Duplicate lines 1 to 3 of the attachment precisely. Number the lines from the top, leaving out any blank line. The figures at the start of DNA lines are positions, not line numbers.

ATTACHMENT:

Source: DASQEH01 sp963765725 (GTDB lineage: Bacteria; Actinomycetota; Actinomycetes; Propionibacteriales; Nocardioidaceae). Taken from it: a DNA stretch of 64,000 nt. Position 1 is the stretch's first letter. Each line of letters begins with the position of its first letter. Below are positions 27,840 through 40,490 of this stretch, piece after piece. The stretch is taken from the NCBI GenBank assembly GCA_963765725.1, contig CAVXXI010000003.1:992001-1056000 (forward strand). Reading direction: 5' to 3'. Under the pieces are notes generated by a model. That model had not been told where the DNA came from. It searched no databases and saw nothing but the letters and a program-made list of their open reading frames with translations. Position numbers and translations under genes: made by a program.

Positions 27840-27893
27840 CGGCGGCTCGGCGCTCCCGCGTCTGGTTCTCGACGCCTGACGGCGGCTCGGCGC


Source: DASQEH01 sp963765725 (GTDB lineage: Bacteria; Actinomycetota; Actinomycetes; Propionibacteriales; Nocardioidaceae). Taken from it: a DNA stretch of 64,000 nt. Position 1 is the stretch's first letter. Each line of letters begins with the position of its first letter. Below are positions 27,840 through 40,490 of this stretch, piece after piece. The stretch is taken from the NCBI GenBank assembly GCA_963765725.1, contig CAVXXI010000003.1:992001-1056000 (forward strand). Reading direction: 5' to 3'. Under the pieces are notes generated by a model. That model had not been told where the DNA came from. It searched no databases and saw nothing but the letters and a program-made list of their open reading frames with translations. Position numbers and translations under genes: made by a program.

Positions 27840-27893
27840 CGGCGGCTCGGCGCTCCCGCGTCTGGTTCTCGACGCCTGACGGCGGCTCGGCGC